06:27 12th February 2021
What do you think about when you hear the slogan Keep Britain Tidy? For most of us, the response is likely to be exactly what the marketing team behind it hoped: a sense of collective responsibility for keeping our country free from litter, a nudge towards putting your food wrapper in the bin or perhaps even using items that can be washed and used again.
As a society, we have by and large moved away from a world in which throwing our rubbish on the floor is acceptable. From eco-warriors to local church groups, the Neighbourhood Watch or estate agents, no one likes a litter bug.
And yet, argues Demos chief executive Polly MacKenzie in this week's episode of Making Common Ground, while the practical message might have universal appeal, the values behind it could actually undermine its very principle.
Why is it Keep Britain Tidy, some might argue? Shouldn't we be keeping the world tidy? Isn't it a bit, well, nationalistic? A bit Britain First?
From there you can open up a whole raft of points to disagree on. Perhaps it should have been wrapped into a larger initiative about climate change and human responsibility for it? Some might have preferred an approach that emphasised the religious aspect of respecting our environment - protecting God's creation. Others might see it as intrinsically linked to capitalism and the dangers of businesses, given impunity to poison our world, while yet more might be preoccupied with what it means for our children and the future generations.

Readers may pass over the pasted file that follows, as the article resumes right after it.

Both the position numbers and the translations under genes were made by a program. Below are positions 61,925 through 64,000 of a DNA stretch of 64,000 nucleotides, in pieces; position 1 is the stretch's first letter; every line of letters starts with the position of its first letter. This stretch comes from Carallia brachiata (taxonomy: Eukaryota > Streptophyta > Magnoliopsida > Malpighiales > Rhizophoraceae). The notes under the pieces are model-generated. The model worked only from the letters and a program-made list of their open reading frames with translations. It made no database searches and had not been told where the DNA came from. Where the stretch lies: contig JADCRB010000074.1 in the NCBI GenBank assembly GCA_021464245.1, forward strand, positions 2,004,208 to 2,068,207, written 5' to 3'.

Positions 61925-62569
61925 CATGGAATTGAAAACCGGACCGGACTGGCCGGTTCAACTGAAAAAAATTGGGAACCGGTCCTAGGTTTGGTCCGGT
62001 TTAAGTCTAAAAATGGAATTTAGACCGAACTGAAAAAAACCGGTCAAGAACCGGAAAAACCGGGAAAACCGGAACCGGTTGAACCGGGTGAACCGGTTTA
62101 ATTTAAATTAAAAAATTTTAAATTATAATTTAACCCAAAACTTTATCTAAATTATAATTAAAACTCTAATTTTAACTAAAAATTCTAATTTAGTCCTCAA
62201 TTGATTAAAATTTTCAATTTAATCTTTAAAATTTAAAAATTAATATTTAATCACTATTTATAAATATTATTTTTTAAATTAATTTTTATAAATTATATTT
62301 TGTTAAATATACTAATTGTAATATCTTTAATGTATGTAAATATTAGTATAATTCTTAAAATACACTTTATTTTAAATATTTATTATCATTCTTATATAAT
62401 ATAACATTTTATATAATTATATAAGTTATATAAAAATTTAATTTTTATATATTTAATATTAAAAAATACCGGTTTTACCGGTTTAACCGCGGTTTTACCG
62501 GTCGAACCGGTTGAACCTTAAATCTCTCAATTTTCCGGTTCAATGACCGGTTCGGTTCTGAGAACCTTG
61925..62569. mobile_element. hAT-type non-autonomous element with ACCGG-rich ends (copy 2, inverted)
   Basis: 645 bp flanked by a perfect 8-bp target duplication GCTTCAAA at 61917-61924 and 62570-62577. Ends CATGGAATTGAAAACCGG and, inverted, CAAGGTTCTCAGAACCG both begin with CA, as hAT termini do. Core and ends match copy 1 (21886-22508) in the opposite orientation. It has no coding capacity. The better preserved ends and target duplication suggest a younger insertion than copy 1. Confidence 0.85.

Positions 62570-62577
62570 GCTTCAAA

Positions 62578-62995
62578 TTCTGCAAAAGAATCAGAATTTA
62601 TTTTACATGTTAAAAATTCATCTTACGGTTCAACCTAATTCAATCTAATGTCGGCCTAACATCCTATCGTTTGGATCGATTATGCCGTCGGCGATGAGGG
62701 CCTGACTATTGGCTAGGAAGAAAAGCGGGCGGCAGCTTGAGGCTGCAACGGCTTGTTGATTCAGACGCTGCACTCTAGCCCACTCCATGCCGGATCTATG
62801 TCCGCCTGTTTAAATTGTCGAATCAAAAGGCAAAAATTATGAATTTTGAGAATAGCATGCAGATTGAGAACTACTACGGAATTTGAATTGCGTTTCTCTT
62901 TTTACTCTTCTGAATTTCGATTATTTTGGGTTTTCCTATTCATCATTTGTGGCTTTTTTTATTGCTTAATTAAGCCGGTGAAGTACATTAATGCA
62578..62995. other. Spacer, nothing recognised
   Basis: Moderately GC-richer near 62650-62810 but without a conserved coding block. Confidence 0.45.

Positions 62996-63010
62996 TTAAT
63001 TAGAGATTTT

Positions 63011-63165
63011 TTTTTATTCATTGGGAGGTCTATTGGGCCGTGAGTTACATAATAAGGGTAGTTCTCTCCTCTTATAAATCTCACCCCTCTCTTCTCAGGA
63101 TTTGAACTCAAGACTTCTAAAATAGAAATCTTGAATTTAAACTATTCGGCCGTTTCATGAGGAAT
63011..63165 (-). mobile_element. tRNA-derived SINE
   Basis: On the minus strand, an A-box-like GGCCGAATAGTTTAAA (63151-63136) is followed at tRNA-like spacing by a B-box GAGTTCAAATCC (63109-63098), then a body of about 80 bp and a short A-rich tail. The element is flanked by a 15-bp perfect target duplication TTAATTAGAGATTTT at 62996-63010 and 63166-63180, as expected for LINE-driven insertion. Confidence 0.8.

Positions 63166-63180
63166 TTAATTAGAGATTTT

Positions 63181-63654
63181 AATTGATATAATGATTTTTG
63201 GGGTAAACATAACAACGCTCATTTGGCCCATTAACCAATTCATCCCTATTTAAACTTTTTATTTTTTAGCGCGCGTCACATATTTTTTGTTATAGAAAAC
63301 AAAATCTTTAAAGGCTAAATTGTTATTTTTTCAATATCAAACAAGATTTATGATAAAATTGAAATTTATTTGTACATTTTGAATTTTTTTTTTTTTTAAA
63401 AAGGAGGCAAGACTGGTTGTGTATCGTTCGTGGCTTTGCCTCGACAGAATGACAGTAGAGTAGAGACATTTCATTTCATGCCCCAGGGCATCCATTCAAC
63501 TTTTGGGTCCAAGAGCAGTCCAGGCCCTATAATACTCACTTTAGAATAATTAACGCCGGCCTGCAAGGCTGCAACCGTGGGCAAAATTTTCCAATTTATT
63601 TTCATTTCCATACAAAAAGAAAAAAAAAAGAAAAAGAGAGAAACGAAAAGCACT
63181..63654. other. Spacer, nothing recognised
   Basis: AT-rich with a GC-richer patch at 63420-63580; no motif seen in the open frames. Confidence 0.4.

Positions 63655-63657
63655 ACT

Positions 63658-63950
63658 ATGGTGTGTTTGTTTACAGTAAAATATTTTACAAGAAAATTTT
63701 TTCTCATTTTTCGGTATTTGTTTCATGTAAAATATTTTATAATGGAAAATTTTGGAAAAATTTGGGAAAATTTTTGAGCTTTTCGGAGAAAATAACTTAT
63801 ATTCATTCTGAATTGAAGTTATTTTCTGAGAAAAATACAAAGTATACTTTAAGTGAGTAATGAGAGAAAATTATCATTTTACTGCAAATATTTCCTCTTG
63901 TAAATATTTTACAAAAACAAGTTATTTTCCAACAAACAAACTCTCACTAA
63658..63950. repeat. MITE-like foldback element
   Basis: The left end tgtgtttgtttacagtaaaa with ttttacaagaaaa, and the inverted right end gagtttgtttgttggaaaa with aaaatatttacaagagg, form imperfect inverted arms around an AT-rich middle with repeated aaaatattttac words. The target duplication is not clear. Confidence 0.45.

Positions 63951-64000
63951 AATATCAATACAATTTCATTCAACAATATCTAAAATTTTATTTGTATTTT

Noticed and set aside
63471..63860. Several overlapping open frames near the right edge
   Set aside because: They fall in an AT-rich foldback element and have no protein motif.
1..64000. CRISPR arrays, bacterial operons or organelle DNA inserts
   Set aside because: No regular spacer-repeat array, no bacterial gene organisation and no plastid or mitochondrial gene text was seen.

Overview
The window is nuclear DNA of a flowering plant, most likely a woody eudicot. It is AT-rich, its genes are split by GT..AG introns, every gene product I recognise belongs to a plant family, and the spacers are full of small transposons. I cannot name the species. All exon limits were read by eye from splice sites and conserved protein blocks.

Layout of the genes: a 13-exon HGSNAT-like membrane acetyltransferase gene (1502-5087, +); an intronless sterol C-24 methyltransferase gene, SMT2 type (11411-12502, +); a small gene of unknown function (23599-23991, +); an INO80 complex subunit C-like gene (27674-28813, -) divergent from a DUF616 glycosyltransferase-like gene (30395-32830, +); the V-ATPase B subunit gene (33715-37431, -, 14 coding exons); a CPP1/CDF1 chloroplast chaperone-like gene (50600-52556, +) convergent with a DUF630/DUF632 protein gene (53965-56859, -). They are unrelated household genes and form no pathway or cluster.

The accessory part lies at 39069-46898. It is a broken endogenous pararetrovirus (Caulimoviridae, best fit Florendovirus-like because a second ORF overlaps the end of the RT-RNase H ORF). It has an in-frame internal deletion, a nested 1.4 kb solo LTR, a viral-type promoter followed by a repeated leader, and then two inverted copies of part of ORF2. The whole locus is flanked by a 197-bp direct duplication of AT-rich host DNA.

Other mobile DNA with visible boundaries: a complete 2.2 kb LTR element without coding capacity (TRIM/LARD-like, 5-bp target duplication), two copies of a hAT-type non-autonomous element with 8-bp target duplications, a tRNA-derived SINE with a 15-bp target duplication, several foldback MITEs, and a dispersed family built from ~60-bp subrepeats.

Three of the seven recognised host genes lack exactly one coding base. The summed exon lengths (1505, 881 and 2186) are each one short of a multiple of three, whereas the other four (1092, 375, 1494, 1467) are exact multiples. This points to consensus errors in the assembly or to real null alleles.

MacKenzie uses this as an example to demonstrate just how easy it is to fall into the trap of disagreeing about values while agreeing on the outcomes.
"If the conversation was exclusively about protecting the environment, no one would have discovered they disagreed about the fundamentals," she says.
The same can be applied to much of our current dialogue from Brexit to trans rights, she argues.
Listen to the episode in full below.